Mayflower Hotel
Credit: Almonroth/Wikimedia Commons

I dutifully sat down this morning and read Jared Kushner’s prepared statement for Congress. I was impressed with the quality and clarity of his defense. He has some good lawyers and I believe he is following their advice unlike his father-in-law. However, there are still some troubling things to discuss.

One of them involves a now infamous speech that Donald Trump gave at the Mayflower Hotel in April 2016. From Kushner’s statement we learn the surprising fact that he’s taking full responsibility for the idea behind doing that speech, as well as much of the organizing work that went into it. Here’s the relevant part in its full context:

With respect to my contacts with Russia or Russian representatives during the campaign, there were hardly any. The first that I can recall was at the Mayflower Hotel in Washington, D.C. in April 2016. This was when then candidate Trump was delivering a major foreign policy speech. Doing the event and speech had been my idea, and I oversaw its execution. I arrived at the hotel early to make sure all logistics were in order. After that, I stopped into the reception to thank the host of the event, Dimitri Simes, the publisher of the bi-monthly foreign policy magazine, The National Interest, who had done a great job putting everything together. Mr. Simes and his group had created the guest list and extended the invitations for the event. He introduced me to several guests, among them four ambassadors, including Russian Ambassador Sergey Kislyak. With all the ambassadors, including Mr. Kislyak, we shook hands, exchanged brief pleasantries and I thanked them for attending the event and said I hoped they would like candidate Trump’s speech and his ideas for a fresh approach to America’s foreign policy. The ambassadors also expressed interest in creating a positive relationship should we win the election. Each exchange lasted less than a minute; some gave me their business cards and invited me to lunch at their embassies. I never took them up on any of these invitations and that was the extent of the interactions.

What makes this so interesting is that everyone in Washington DC who closely follows the Russians’ lobbying efforts assumed that the idea behind it came from Paul Manafort. For example, James Kirchick wrote at the time of the speech that it was all Manafort’s doing:

Trump’s speech — introduced by Zalmay Khalilzad, a former Bush administration ambassador to the United Nations, Afghanistan and Iraq and about as establishment a figure as one finds in the Republican foreign policy firmament — represents the latest phase of a makeover strategy implemented by Paul Manafort, a longtime Republican aide whom Trump hired last month to professionalize his improvisational, unwieldy campaign…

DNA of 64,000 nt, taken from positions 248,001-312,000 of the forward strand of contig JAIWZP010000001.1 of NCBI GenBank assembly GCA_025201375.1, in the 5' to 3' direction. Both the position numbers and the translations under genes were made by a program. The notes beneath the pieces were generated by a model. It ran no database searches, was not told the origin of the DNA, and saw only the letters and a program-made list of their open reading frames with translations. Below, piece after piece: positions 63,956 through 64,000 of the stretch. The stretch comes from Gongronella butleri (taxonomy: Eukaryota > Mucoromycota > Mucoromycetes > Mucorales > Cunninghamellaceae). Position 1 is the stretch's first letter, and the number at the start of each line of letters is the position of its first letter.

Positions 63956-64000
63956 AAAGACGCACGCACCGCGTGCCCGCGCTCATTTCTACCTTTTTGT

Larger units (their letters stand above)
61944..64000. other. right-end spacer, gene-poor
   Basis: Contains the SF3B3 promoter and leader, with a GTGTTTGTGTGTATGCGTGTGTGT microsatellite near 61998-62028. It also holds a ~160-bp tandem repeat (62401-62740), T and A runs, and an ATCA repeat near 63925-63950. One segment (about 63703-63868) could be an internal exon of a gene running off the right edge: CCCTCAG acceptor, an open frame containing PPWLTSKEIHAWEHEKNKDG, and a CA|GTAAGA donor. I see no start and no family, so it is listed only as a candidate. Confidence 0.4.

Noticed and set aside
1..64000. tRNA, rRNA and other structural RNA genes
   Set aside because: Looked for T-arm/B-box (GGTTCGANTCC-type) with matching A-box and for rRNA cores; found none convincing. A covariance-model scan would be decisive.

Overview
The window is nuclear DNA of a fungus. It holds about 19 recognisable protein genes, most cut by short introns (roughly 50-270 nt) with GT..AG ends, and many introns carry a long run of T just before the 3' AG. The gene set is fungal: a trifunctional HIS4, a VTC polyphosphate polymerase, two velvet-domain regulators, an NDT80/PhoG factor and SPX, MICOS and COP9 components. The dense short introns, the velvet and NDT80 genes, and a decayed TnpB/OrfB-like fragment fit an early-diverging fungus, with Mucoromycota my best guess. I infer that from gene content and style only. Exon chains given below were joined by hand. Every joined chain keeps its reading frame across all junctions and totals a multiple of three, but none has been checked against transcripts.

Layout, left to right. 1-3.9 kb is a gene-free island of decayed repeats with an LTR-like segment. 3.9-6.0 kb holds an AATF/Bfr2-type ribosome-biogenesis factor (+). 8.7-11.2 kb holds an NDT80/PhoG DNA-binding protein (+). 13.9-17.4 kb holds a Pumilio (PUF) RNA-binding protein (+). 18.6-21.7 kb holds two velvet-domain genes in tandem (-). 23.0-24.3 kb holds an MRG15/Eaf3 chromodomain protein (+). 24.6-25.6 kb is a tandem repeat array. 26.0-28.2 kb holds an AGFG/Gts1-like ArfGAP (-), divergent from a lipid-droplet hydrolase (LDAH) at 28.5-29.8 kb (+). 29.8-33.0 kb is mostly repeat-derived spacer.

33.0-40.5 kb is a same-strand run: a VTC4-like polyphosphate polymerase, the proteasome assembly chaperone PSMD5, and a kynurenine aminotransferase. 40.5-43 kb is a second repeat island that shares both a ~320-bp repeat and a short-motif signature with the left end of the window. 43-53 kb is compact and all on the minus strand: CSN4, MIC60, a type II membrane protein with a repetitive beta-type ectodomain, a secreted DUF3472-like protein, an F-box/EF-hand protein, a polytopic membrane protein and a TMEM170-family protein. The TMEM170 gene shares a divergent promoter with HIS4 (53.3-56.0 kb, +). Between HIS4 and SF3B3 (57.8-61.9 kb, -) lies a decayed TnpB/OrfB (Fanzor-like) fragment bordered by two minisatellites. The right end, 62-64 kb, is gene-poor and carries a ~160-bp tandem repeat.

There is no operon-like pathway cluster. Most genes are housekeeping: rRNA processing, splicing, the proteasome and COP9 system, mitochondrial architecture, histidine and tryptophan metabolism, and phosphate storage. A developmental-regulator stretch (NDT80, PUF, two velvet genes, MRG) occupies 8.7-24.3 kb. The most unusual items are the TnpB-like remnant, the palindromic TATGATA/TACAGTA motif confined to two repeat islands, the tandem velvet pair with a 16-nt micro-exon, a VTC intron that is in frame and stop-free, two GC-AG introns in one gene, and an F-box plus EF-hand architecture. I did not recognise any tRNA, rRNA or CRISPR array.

…That Trump would choose the Center for the National Interest as the place to premier his new seriousness on foreign policy has Manafort’s fingerprints all over it. For Manafort and the Center have something very important in common: both have ties to the Russian regime of President Vladimir Putin, (whose ambassador to the United States sat in the front row for Trump’s address).

Insofar as anyone besides Manafort was deemed responsible for doing this speech under the auspices of a Putin mouthpiece, it was a man named Richard Burt whose name has largely disappeared from discussions about possible coordination:

Another association connecting Trump to the Center is Richard Burt, chairman of the National Interest’s advisory council, and a former ambassador to Germany and State Department official during the Reagan administration. According to a knowledgeable source, Burt, who had previously worked as an unpaid advisor to former Republican presidential candidate Rand Paul, has been enlisted by Manafort to join Trump’s campaign and helped draft his speech (neither Burt nor Manafort responded to inquiries). Burt sits on the senior advisory board of the Russian Alfa Bank.

It’s strange to think that Kushner might have been the person who decided to go to the Center for the National Interest as the host for Trump’s first major foreign policy address. Why would he even know a person like Dmitri Simes?

This cast of characters was originally associated with the campaign of Rand Paul which fizzled out badly, but they seem to have attached themselves to Trump’s campaign as a group last April. Mr. Simes and Mr. Burt were named as a foreign policy advisers to Paul’s campaign, which was controversial in foreign policy circles at the time because Simes is well-known to be extraordinarily close to Vladimir Putin.

Simes’ views and connections are widely known in Russia policy circles. Last September, days after Vladimir Putin published a column in the New York Times denouncing American exceptionalism, Simes joined the Russian president on stage at the Valdai International Discussion Club forum in Russia for a televised panel discussion.